Now $$\int_{\pi/2}^{\pi}\frac{d\theta}{\sqrt{\cos(\underline{\theta})-\cos(\theta)}}\leq \int_{\pi/2}^{\pi}\frac{d\theta}{\sqrt{-\cos(\theta)}}d\theta=\int_0^{\pi/2}\frac{d\theta}{\sqrt{\sin(\theta)}}<+\infty$$ and as if $\theta \in [ \underline{\theta}, \pi/2]$, we have $\cos(\theta)-\cos(\underline{\theta})=(\theta-\underline{\theta})(-\sin(c))$ for some $c\in [ \underline{\theta}, \pi/2]$, we get $|\cos(\theta)-\cos(\underline{\theta})|\geq(\theta-\underline{\theta})\sin(\underline{\theta}) $ Hence $$\int_{\underline{\theta}}^{\pi/2}\frac{d\theta}{\sqrt{\cos(\underline{\theta})-\cos(\theta)}}\leq\frac{1}{\sqrt{\sin(\underline{\theta})}} \int_{\underline{\theta}}^{\pi/2}\frac{d\theta}{\sqrt{\theta-\underline{\theta}}}= 2\frac{\sqrt{\pi/2-\underline{\theta}}}{\sqrt{\sin(\underline{\theta})}} $$

Now as $\displaystyle \sin(\underline{\theta})=\sqrt{1-\frac{1}{\lambda^2}}$, we have $\displaystyle 2\frac{\sqrt{\pi/2-\underline{\theta}}}{\sqrt{\sin(\underline{\theta})}}$ bounded as $\lambda\to +\infty$, so if I am not wrong, there is a problem.

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  • $\begingroup$ The sine will actually be the square root of $1-1/\lambda^2$. But that does not impede your point. In fact, you've actually proven that the integral goes to zero, because $\arccos(1/\lambda)$ goes to $\pi/2$ as $\lambda \to \infty$. $\endgroup$ – Ian Nov 1 '15 at 22:09
  • $\begingroup$ Oh yes thanks, I have edited. Have you seen a problem in my computations ? $\endgroup$ – Kelenner Nov 1 '15 at 22:10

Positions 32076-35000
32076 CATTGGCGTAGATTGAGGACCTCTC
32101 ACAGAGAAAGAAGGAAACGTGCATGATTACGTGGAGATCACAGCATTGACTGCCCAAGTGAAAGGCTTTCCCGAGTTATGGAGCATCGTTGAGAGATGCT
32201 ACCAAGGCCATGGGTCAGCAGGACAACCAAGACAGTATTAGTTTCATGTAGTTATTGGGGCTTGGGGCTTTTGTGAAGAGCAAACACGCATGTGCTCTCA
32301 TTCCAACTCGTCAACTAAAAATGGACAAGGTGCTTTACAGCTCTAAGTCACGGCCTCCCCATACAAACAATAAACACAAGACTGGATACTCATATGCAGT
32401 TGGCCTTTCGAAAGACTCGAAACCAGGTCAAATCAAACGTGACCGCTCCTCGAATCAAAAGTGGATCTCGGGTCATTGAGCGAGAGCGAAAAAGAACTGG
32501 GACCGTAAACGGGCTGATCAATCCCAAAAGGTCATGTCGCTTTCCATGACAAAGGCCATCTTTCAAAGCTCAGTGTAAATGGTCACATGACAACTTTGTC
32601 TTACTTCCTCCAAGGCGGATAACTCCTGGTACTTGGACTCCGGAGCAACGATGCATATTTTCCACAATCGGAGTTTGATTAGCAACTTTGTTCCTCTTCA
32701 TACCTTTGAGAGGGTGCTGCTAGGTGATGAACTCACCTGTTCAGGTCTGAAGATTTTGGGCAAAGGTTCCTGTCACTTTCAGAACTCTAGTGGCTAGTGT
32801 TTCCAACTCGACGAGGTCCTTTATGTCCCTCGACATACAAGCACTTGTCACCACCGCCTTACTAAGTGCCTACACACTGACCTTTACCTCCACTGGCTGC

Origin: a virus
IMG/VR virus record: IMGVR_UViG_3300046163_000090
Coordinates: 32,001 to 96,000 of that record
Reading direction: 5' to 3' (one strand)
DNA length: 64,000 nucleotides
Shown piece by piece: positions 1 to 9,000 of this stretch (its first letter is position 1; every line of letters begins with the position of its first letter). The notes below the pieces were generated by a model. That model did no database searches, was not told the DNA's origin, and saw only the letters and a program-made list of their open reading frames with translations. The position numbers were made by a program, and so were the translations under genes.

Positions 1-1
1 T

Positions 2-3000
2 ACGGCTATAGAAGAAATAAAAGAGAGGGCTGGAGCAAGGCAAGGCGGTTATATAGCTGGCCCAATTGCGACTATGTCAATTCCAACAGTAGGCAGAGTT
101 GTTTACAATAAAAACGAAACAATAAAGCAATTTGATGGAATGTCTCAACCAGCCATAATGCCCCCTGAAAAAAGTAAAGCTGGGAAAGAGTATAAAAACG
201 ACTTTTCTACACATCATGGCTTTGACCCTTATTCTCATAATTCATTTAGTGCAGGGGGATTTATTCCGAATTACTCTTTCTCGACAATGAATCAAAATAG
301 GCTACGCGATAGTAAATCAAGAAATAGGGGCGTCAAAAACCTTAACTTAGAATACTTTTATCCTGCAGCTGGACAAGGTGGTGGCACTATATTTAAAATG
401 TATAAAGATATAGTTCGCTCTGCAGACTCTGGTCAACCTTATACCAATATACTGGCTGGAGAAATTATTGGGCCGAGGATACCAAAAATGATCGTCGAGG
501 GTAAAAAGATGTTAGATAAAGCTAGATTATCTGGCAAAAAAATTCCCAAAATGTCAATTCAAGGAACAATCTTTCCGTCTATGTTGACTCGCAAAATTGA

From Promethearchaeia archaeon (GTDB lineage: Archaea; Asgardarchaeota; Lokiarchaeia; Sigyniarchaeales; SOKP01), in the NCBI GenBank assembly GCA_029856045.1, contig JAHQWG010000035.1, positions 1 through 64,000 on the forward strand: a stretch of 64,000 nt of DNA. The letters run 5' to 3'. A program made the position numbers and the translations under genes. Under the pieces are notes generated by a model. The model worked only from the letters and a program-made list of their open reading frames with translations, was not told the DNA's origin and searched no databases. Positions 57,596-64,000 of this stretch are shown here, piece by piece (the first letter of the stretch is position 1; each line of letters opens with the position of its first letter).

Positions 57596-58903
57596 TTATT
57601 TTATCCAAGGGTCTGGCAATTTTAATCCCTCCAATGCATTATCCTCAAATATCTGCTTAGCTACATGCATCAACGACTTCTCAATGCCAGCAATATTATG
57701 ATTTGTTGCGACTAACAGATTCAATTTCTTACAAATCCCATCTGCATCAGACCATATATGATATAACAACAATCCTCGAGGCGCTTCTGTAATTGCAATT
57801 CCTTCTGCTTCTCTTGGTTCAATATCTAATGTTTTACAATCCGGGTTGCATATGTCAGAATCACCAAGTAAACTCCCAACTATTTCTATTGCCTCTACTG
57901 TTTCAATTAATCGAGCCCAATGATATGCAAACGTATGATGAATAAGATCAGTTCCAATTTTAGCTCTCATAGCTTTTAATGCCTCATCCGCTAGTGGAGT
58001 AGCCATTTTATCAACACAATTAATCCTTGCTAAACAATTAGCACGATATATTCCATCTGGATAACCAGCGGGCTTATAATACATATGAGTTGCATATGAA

• $\begingroup$ Sorry, I should say that you proved that the integral up to $\pi/2$ goes to zero. But I do think you have proven that the result does not hold for all $\lambda$: if it did, the rescaled integral would need to blow up, but it does not. In fact I think the integral is something like $O(\lambda^{-1/2})$. $\endgroup$ – Ian Nov 1 '15 at 22:13
  • $\begingroup$ Ok, thanks. Perhaps the OP can modify the hypothesis. $\endgroup$ – Kelenner Nov 1 '15 at 22:14
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Your inequality is wrong in general (indicated below), and your proof for $\lambda<1$ has a small mistake. Let us start with the latter.

The problem with your proof

You divide the integral in the intervals $(0,\pi/2)$ and $(\pi/2,\pi)$ and that is fine. But since $\cos \theta<0$ in the interval $(\pi/2,\pi)$ it is impossible that you get as an integrand $1/\sqrt{1-\lambda\sin \theta}$ after your change of variables. What you get if you just shift $\theta\mapsto \theta-\pi/2$ is $1/\sqrt{1+\lambda\sin\theta}$. But this is less than $1$ on the interval. Instead, let $\theta\mapsto \pi-\theta$. Then, you will end up with $$ \int_0^{\pi/2}\frac{1}{\sqrt{1-\lambda\cos\theta}}+\frac{1}{\sqrt{1+\lambda\cos\theta}}\,d\theta. $$ Then, according to the inequality $a+b\geq 2\sqrt{ab}$, you find that your integrand is bounded below by $$ \frac{2}{\sqrt[4]{1-\lambda^2\cos^2\theta}} $$ which is greater than $2$ on the interval. Integrating you get a lower bound of $\pi$.

Proof that the inequality is not true for all $\lambda>1$

Here, as suggested by @Ian, it is sufficient to consider $\lambda=2$, and hence show that the integral $$ \int_{\pi/3}^\pi\frac{1}{\sqrt{1-2\cos\theta}}\,d\theta<\pi. $$ In the interval $(\pi/3,\pi)$ it holds that $$ 1-2\cos\theta>\frac{9}{2\pi}(\theta-\pi/3). $$ Thus $$ \int_{\pi/3}^\pi\frac{1}{\sqrt{1-2\cos\theta}}\,d\theta< \int_{\pi/3}^\pi\frac{1}{\sqrt{\frac{9}{2\pi}(\theta-\pi/3)}}\,d\theta=\frac{4\pi}{3\sqrt{3}}<\pi. $$